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Shopping? I’m just my wife’s mule

“I’m just the mule,” I told the fellow as our eyes met in the clothing store aisle. “I’m just along to carry things.”
He nodded in agreement as we commiserated in the aisle while the our wives dove deeper into the clothing racks looking for that exact thing they wanted.
My fellow mule also nodded in agreement that we could have been in and out of there in half the time. Men are buyers, not shoppers. My wife had to explain the difference awhile back. Apparently, shopping is a pleasurable experience when in the right frame of mind.
I’m afraid my frame of mind got left on the floor … at home.
I have now reached that age where holding my wife’s purse, which gives her two hands to rummage through the racks and try on clothes, is now acceptable. Twenty years ago, I don’t think so. Now, if it gets her in and out of the dressing room faster, I’ll do it.
But then there is the inevitable test. “Do these make my butt look fat?” Or, “Does this blouse match with these pants?” I automatically say “no” to the first question and “yes” to whatever else she asks. Survival instincts.
She finally caught on when I always answered her inquiries of “How does this look on me? “
“Great!”
“You sure?”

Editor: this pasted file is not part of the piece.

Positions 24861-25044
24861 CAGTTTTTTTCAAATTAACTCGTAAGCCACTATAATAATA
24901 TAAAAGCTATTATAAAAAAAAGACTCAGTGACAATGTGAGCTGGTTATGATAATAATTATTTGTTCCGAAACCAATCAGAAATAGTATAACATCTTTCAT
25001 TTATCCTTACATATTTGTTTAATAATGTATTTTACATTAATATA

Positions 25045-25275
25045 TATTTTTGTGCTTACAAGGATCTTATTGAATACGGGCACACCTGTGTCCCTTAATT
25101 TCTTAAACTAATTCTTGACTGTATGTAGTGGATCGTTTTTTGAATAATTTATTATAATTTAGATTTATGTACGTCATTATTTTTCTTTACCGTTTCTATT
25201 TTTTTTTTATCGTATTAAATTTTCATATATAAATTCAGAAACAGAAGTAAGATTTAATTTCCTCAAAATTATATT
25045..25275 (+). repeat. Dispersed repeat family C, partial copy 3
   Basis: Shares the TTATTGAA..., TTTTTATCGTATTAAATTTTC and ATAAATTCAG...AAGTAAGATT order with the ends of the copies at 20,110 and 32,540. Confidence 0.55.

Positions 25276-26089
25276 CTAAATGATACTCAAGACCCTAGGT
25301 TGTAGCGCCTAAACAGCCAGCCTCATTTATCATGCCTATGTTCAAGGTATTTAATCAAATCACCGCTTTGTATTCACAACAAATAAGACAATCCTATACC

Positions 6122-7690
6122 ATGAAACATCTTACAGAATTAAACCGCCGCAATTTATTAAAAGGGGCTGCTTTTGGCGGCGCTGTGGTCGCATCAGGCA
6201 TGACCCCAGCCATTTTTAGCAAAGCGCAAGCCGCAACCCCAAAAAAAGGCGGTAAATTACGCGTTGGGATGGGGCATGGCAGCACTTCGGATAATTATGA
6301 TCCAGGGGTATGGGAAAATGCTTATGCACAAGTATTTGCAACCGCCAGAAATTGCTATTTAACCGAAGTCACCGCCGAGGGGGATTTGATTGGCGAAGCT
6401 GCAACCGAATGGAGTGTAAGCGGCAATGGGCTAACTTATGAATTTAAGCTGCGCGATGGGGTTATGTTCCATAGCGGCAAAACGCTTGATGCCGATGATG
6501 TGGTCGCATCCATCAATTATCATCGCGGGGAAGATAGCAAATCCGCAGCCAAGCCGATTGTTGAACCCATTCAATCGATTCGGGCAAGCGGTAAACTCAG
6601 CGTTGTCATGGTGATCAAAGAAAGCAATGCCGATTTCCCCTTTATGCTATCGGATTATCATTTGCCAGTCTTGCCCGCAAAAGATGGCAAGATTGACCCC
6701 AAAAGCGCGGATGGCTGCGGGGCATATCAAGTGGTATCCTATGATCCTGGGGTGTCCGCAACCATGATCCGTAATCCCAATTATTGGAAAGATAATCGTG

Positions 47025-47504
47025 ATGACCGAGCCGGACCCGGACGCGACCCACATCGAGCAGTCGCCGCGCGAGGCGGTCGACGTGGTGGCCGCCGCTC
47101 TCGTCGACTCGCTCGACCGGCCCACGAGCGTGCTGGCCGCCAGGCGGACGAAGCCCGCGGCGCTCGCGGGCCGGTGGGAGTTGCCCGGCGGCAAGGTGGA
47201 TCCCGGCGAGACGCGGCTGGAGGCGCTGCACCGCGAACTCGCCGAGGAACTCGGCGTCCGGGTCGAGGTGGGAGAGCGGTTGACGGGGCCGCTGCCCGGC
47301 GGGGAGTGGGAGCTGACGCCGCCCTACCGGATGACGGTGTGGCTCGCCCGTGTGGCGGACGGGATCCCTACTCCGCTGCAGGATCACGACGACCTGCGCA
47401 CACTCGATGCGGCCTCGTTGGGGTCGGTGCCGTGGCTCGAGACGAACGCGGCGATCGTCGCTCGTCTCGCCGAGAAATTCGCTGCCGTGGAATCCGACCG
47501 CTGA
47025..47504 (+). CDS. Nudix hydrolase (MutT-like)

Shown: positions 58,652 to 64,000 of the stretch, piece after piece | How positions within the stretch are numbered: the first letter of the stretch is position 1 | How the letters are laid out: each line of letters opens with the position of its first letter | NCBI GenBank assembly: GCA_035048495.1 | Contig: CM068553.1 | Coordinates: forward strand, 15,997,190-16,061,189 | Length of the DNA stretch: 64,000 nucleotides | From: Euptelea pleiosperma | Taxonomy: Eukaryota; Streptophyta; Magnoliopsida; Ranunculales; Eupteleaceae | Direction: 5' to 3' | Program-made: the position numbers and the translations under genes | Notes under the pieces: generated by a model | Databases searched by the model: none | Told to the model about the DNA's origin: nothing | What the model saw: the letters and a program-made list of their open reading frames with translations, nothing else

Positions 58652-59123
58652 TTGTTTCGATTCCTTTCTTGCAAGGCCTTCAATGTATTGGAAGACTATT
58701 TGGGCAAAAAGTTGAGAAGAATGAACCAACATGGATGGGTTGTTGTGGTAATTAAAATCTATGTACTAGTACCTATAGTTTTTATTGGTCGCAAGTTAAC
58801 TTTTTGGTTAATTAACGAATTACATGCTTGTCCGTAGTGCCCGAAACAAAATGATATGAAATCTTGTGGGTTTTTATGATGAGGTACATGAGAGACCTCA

“Yeah. They look good on you.”
“I don’t think I like them together.”
“Then why do you ask me?”
Wrong answer!
That’s when she figured out I tell her anything just to get the “shopping experience” over with. It backfired, and she slowed down even more, prolonging the agony.
She has three sisters. “Why not take them shopping with you? Your sisters will be brutally honest with you,“ I told her.
That would be nice, my wife replied, if they didn’t live in Iowa and South Dakota.
Minor details.
Actually, the “shopping experience” allowed me to people watch, one of my favorite pastimes, when I have nothing else to do, which, apparently that day, was the case.
We happened to be in a Twin Cities suburban mall, and the ethnic makeup of the shoppers is mind boggling. While my wife was in the shoe store trying on the umpteenth pair of sneakers, I was out in the mall observing. In that half hour, I saw all shapes, sizes and skin colors, along with a wide variety of foreign languages, many of which I did not recognize.
But what made my day was an overweight white fellow with a bowler hat and a short, braided goatee. He looked like a cross between Oliver Hardy of Laurel and Hardy fame and fictional detective Charlie Chan.
Wonder if he ever holds his wife’s purse?
Rich Glennie was the editor of The Chronicle for 23 years. He retired Aug. 1, but plans to submit an occasional column.